Homily 338 – Lots to Celebrate – New Year’s Day

January 1st, 2017, by Fr. Shawn P. Tunink

MaryToday’s celebration is actually the confluence of several events. On the secular side, it’s New Year’s Day, a chance to flip the calendar and start over. In the Church, today is the “Octave of Christmas,” the eigth day after Christmas. This marks the end of an intense celebration as though every day were Christmas for the past eight days. With it being eight days since the birth of Jesus, every good Jew would know that today also marks the day of the circumcision of Jesus and the day that he was officially given his name. Today is also the Solemnity of Mary, Mother of God, and even a day of prayer for world peace.

Today’s homily looks briefly at each of these events that we celebrate today. With so much going on, what better example could we have than Mary who, we are told, “kept all these things, reflecting on them in her heart.” I pray that each of you will find some quiet time to do the same. Happy New Year!

Homily 337 – The Joy of Scrooge – Christmas

December 25th, 2016, by Fr. Shawn P. Tunink

Scrooge“Marley was dead: to being with… There is no doubt that Marley was dead. This must be distinctly understood, or nothing wonderful can come of the story I am going to relate.”

With these famous lines from the beginning of “A Christmas Carol,” Charles Dickens goes to great pain to repeat and make clear that a man is dead. The reason for his insistence will become clear in just a few pages when this same man, who was “as dead as a door-nail,” appears seemingly alive again and talking with Scrooge in his bedroom. A wonder indeed!

After the story of Christmas related in St. Luke’s gospel tonight, perhaps the second best known story of Christmas in English is the story of “A Christmas Carol.” Just the name Scrooge brings to mind one of the greatest Christmas villains of all time. In a spiritual sense, we could say that Scrooge too was “dead… as dead as a door-nail” or at least close. Yet, at the heart of this timeless story is conversion, redemption and mercy. As we celebrate Christmas this year in the Jubilee of Mercy, I see three key lessons from the story of Scrooge that can benefit all of us.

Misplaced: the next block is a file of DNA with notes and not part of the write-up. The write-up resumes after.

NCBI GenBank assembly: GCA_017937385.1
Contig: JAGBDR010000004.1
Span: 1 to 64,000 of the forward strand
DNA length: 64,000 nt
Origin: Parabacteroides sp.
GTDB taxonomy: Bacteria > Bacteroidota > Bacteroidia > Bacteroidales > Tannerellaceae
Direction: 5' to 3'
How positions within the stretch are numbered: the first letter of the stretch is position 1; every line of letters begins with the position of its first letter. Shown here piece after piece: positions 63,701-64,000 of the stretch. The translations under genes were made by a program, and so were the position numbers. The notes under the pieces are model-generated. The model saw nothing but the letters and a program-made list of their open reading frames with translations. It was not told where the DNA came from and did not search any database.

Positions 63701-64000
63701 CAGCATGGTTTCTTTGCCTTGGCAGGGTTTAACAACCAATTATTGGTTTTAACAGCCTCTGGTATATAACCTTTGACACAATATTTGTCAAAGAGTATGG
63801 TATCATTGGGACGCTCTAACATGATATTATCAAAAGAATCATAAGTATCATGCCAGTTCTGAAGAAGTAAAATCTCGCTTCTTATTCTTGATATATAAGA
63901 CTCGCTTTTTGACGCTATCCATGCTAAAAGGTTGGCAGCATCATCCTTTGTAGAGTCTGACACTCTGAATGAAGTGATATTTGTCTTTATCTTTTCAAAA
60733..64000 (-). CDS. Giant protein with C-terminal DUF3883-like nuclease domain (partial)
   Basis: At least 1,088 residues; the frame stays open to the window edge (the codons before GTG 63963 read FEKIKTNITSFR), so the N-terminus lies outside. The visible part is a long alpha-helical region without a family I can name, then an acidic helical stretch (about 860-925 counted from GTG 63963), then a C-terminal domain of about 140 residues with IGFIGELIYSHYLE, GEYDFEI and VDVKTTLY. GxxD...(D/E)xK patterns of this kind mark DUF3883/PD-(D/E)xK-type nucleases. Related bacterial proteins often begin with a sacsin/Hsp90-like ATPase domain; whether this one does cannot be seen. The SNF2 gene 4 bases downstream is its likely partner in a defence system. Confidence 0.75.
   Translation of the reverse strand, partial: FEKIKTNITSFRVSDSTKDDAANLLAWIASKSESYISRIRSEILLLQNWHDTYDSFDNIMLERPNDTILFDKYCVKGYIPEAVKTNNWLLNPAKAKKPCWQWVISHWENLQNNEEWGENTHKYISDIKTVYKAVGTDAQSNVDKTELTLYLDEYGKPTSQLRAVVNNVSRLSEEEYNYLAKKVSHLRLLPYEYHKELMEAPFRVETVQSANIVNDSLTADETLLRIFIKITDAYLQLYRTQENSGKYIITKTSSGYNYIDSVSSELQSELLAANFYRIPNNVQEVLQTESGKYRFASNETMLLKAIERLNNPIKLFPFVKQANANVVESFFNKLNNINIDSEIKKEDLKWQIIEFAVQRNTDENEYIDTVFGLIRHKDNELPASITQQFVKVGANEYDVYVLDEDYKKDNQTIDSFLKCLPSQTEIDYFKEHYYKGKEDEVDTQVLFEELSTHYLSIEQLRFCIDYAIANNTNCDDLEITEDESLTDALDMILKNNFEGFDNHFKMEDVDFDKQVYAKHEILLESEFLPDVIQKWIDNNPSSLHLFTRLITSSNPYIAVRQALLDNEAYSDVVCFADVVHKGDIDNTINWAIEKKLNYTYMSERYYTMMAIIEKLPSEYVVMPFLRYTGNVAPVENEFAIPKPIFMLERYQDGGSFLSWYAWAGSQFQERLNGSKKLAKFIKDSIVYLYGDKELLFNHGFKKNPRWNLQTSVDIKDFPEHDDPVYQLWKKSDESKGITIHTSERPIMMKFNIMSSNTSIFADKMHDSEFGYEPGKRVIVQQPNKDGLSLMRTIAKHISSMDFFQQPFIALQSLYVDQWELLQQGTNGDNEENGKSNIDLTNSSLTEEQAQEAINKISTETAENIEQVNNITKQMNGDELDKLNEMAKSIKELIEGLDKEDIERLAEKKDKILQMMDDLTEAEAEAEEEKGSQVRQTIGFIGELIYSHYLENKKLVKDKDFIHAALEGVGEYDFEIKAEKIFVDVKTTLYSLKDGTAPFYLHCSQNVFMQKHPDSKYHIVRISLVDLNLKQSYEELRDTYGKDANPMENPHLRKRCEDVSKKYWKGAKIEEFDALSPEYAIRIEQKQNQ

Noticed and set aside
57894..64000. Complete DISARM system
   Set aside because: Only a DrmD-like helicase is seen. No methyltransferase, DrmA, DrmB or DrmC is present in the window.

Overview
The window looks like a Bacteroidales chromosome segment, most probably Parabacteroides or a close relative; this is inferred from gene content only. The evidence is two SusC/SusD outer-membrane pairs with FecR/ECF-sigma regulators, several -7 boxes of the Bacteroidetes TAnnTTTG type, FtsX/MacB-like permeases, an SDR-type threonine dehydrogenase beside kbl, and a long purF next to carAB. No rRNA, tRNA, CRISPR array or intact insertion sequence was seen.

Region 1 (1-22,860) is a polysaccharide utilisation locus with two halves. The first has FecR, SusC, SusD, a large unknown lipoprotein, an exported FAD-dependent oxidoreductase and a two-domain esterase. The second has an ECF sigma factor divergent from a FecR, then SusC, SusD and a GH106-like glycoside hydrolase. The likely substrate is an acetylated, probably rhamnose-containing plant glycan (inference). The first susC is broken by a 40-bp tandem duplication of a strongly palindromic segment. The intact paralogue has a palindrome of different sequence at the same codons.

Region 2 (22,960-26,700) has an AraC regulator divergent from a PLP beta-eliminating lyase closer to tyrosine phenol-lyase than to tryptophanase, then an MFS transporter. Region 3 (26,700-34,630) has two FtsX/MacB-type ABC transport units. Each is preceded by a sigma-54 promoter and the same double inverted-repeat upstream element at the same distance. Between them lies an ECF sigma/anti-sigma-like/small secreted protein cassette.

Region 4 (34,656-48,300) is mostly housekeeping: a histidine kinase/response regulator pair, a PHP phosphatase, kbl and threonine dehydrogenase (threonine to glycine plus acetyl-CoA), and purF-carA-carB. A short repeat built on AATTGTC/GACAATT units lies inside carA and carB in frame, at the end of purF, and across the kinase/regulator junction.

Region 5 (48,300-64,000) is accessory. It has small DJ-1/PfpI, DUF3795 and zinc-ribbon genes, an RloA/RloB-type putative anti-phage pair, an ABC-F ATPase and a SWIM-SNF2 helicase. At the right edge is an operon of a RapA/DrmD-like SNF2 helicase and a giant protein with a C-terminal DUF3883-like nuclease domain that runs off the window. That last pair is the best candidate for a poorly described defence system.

1 ) Scrooge was bad and he didn’t hide it. He didn’t try to fake it, pretending to be a good person. He hated Christmas and everyone knew it. Like Marley who was repeatedly said to be dead…before he was alive again…we have to acknowledge where we are dead. We have to acknowledge how bad things really are in certain areas. Recognizing our fallenness and need for mercy is the critical first step, “or nothing wonderful can come of the story” God is going to work in our lives. Scrooge was not so good and, in many ways, neither are we. That is the truth.

2) Scrooge couldn’t save himself. In fact, he didn’t really even know how bad his life had become. This is why Marley was sent to him in the first place, to warn him. In addition to the ghost of Marley, Scrooge is visited by three “spirits” who use the past, present, and future, to help heal him. This is a beautiful example of God’s mercy. Scrooge couldn’t do it on his own and neither can we. Providentially, we too have guardian angel spirits and saints in heaven to intercede and help us. We need to call for help and beg God to visit us with his mercy precisely because we can’t save ourselves.

3) The future can be better than the past or the present. Scrooge finally realizes what his selfishness has done not only to all those around him, but to himself as well. When he has this amazing conversion, his most earnest wish is that his future can be different. This is the greatest gift of God’s mercy: It doesn’t matter what has been our past or what sins presently afflict us. Scrooge is given a new beginning. “Best and happiest of all, the Time before him was his own, to make amends in!” God gives us this same chance each day.

It was said of Scrooge that “he knew how to keep Christmas well, if any man alive possessed the knowledge.” Because Scrooge started so bad, his transformation is all the more amazing. The same is possible for all of us. Maybe we’re not as bad as Scrooge, but we don’t want anything to hold us back from the true joy of Christmas. The days before us are our own. Let’s begin with a thankful heart just as was given to Scrooge and “may God bless us, everyone.”

Homily 336 – God Is With Us – 4th Sunday of Advent

December 18th, 2016, by Fr. Shawn P. Tunink